TweetIn my last group therapy session members were discussing their levels of happiness in relation to all aspects of their lives. This particular group ranges in age from mid-forties to mid -fifties. One of the women who was recently divorced said her major frustration in life is not having a sexual partner. “I haven’t had sex in more than a year, she kiddingly made light of the situation but we could all tell she was genuinely frustrated. As members began to open up she was surprised to hear that some married members do not have sex regularly. Two of our male members said they basically live in celibate marriages. Her reaction, “I don’t think I could stay married, why do you stay in such a negative situation”. Ironically the two men who currently have celibate marriages have been married the longest. One indicates that he has gained a new understanding of his situation over time. “My wife struggled with her weight all her life, as the years went on she felt more and more unattractive despite my telling her she looked good, I still love her but I have never been able to change her mind. Then menopause came early and the lights went out completely. I admit I have been angry with her for a long time but through couples sessions I realize that it is not personal, it is something she is working on and I finally have come to believe it is not about me. I have hope for the future because I know we love each other and we’re both trying”.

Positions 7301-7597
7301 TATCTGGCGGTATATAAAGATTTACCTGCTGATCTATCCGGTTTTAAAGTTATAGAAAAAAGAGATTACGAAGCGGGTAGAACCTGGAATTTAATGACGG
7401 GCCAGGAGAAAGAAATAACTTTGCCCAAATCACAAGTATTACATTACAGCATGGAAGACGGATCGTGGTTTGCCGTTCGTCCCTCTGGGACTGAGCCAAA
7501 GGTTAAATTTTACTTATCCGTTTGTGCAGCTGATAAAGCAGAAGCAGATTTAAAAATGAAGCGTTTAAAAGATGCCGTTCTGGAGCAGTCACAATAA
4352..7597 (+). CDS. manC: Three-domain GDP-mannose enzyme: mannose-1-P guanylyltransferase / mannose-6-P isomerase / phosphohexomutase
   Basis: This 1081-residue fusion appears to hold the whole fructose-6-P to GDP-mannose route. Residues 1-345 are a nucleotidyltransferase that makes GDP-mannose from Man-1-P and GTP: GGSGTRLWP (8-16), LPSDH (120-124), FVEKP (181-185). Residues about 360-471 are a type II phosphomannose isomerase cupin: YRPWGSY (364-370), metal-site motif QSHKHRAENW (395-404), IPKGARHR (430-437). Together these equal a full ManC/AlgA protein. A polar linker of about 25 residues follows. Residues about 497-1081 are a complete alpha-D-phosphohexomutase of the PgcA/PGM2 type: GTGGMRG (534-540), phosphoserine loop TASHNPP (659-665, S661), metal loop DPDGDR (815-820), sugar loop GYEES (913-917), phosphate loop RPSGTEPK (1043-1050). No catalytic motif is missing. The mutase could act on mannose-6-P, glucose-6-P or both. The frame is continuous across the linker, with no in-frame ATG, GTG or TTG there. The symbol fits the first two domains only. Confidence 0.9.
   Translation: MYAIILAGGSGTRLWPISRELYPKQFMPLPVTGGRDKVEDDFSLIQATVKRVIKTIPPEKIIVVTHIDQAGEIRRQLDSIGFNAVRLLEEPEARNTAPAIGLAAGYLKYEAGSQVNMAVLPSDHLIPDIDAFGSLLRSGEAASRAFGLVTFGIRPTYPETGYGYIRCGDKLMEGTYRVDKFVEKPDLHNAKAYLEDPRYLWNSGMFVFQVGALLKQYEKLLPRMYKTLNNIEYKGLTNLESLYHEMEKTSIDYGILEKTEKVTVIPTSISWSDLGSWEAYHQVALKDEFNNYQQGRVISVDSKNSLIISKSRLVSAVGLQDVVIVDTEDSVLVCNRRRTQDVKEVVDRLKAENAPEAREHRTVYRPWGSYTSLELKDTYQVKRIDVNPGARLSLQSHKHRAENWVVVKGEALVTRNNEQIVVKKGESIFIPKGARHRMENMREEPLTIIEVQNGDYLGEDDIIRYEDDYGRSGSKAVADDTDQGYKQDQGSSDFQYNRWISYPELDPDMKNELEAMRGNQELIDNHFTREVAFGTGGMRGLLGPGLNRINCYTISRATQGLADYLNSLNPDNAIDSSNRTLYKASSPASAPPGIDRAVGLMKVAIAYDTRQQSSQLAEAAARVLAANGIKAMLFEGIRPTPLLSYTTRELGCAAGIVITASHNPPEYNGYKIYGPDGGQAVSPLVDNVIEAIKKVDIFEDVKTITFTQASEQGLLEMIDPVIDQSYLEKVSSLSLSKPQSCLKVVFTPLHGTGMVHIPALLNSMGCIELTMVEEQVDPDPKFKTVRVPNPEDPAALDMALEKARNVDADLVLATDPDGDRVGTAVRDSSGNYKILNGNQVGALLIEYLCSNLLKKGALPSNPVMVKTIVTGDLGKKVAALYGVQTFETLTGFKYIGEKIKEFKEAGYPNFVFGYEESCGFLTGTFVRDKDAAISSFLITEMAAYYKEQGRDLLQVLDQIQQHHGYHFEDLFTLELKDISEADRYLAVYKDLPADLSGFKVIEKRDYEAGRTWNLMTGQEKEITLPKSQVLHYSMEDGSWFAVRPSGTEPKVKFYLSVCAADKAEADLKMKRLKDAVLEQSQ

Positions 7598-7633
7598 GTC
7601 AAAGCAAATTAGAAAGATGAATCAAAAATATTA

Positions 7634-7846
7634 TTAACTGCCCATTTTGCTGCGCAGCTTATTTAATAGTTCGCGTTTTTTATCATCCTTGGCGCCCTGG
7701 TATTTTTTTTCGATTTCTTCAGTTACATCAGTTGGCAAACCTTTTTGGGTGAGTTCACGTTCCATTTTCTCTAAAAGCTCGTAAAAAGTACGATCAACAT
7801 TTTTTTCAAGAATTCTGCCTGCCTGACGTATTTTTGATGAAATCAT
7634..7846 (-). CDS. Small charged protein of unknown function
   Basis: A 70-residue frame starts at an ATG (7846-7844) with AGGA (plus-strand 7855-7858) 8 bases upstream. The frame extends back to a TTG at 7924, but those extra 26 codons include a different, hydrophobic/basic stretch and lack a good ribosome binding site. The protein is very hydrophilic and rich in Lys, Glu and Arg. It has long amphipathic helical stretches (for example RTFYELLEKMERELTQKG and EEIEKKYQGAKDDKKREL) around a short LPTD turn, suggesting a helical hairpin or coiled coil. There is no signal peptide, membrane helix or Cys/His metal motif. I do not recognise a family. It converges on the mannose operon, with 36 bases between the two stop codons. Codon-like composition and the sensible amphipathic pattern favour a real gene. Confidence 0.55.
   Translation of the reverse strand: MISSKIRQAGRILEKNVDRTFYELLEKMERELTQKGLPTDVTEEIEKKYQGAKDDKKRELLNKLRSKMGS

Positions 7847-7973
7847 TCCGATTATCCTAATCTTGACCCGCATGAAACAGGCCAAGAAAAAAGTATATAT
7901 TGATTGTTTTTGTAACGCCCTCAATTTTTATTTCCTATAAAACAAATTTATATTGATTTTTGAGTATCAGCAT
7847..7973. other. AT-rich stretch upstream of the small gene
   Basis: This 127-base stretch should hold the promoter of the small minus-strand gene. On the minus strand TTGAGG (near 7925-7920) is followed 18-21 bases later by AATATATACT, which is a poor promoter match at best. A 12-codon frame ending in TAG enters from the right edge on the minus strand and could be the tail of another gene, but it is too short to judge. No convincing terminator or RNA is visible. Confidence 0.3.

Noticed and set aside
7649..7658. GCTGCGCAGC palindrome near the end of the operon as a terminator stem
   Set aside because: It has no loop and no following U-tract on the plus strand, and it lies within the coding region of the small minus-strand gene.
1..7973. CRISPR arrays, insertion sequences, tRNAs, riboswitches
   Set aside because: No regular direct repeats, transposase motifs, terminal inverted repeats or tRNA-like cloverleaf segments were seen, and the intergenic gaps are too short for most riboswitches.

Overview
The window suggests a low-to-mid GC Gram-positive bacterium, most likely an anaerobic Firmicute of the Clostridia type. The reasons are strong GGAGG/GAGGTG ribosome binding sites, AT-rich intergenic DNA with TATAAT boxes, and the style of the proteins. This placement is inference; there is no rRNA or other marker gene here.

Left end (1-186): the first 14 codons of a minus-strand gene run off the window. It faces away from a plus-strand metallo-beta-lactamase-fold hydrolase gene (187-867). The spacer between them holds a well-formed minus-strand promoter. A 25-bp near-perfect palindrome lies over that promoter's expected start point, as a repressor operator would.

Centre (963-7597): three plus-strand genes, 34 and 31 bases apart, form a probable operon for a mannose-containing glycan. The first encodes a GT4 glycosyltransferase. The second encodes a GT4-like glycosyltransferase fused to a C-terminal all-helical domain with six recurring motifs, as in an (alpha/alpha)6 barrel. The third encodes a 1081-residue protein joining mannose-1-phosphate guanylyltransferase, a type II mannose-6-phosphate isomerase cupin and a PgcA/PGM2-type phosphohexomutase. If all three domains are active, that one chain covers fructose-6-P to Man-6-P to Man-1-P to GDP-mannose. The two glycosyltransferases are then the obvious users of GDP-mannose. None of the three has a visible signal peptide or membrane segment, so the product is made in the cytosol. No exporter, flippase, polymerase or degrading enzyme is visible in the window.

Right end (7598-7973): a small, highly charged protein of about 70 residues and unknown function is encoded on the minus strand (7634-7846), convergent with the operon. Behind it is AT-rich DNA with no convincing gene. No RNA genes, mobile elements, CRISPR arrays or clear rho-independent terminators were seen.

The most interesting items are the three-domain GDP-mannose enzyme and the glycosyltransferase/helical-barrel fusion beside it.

Sexual Desire is Complicated
In my practice the story above is a very common, particularly as people age. There are a multitude of reasons as to why people become distant sexually. Unresolved conflict, ill health, poor fitness, depression, anxiety about body image, alcohol or drug use, sexual abuse and of course hormonal changes are all influential factors. In addition a person’s history with affection within one’s own family is a very important factor. One of our group members is a person we all admire tremendously. He is not a driven or self absorbed person, his character is outstanding and his devotion to people in his community is quite impressive. He was divorced several years ago and his second marriage has been the best relationship of his life. However his wife has never had strong sexual desires and as she has aged her desire for sex has diminished greatly. Ron has periodically talked of his longing for her and how rejected he sometimes feels. He has periodically brought up the subject with her and he ultimately feels uncomfortable as his wife usually ends up feeling terrible. She loves him deeply and realizes she is disappointing him in significant ways. Ron knows his life loves him. They communicate well except for this very touchy subject, and have both been very committed to their children from both of their previous marriages. In our last group session he was asked how he copes with such infrequent sexual contact. “I don’t know really, I try to focus on the other aspects of our relationship. My wife is a very affectionate person, we cuddle on the couch and in bed so it’s not like I can’t feel her interest. I think of how wonderful she has been to my family, my dying father, my daughter over the years and I love how committed she is to the students in her class. I should talk to her more about our sexual relationship but I just don’t like hurting her. All in all I cope by knowing she is the best thing that ever happened to me. Do I wish we could make love occasionally? Of course but for now I have to look at the whole picture”.